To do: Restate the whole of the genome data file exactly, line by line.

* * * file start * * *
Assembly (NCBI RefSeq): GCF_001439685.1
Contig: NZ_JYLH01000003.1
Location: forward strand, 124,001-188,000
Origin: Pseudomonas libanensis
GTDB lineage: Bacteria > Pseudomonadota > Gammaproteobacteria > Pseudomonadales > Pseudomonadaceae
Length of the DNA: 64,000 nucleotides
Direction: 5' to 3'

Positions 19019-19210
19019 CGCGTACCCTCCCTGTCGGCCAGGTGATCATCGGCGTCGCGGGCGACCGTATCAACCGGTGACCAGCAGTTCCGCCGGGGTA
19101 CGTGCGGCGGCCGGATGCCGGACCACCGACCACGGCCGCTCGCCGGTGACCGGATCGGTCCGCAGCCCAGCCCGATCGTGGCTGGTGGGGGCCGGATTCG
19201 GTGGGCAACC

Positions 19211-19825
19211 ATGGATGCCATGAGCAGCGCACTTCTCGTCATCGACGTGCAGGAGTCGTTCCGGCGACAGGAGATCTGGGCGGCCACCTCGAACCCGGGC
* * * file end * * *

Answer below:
Assembly (NCBI RefSeq): GCF_001439685.1
Contig: NZ_JYLH01000003.1
Location: forward strand, 124,001-188,000
Origin: Pseudomonas libanensis
GTDB lineage: Bacteria > Pseudomonadota > Gammaproteobacteria > Pseudomonadales > Pseudomonadaceae
Length of the DNA: 64,000 nucleotides
Direction: 5' to 3'

Positions 19019-19210
19019 CGCGTACCCTCCCTGTCGGCCAGGTGATCATCGGCGTCGCGGGCGACCGTATCAACCGGTGACCAGCAGTTCCGCCGGGGTA
19101 CGTGCGGCGGCCGGATGCCGGACCACCGACCACGGCCGCTCGCCGGTGACCGGATCGGTCCGCAGCCCAGCCCGATCGTGGCTGGTGGGGGCCGGATTCG
19201 GTGGGCAACC

Positions 19211-19825
19211 ATGGATGCCATGAGCAGCGCACTTCTCGTCATCGACGTGCAGGAGTCGTTCCGGCGACAGGAGATCTGGGCGGCCACCTCGAACCCGGGC